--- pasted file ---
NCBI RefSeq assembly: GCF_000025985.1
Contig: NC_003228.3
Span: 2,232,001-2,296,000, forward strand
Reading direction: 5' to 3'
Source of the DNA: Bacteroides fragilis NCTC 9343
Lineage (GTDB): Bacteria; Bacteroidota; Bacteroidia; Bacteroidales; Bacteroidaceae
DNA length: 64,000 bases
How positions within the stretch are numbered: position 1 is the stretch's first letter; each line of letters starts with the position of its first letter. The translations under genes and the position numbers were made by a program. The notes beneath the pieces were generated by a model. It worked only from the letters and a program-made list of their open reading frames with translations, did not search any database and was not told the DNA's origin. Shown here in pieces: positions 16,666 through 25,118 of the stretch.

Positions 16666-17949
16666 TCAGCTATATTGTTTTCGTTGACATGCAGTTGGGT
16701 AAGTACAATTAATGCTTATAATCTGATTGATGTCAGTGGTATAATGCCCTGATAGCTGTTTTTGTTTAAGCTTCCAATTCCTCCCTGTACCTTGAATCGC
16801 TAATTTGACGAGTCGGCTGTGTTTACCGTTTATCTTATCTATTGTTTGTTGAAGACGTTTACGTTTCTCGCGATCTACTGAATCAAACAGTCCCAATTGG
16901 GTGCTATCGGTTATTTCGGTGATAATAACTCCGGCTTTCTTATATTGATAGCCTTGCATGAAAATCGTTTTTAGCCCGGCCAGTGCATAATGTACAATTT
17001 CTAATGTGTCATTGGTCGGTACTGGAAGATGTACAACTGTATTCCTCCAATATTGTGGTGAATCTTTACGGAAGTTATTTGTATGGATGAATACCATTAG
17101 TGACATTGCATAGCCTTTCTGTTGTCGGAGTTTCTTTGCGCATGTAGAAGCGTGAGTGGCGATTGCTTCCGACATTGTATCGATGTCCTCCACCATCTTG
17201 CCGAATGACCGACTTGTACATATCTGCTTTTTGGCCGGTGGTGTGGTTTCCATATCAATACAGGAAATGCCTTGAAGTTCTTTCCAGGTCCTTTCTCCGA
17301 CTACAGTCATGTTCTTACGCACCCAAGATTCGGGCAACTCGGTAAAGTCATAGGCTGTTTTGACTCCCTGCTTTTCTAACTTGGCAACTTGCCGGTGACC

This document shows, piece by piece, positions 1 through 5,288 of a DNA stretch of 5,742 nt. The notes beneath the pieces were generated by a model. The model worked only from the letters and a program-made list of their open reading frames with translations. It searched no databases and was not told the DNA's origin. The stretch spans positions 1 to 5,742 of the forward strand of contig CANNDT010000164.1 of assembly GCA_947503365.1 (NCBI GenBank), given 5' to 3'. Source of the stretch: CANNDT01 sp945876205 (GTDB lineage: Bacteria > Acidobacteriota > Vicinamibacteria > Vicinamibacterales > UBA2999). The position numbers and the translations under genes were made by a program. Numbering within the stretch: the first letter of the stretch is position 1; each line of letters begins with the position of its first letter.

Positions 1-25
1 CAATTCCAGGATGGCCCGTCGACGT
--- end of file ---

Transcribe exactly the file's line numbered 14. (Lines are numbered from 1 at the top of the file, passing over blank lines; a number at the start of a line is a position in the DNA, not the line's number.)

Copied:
17001 CTAATGTGTCATTGGTCGGTACTGGAAGATGTACAACTGTATTCCTCCAATATTGTGGTGAATCTTTACGGAAGTTATTTGTATGGATGAATACCATTAG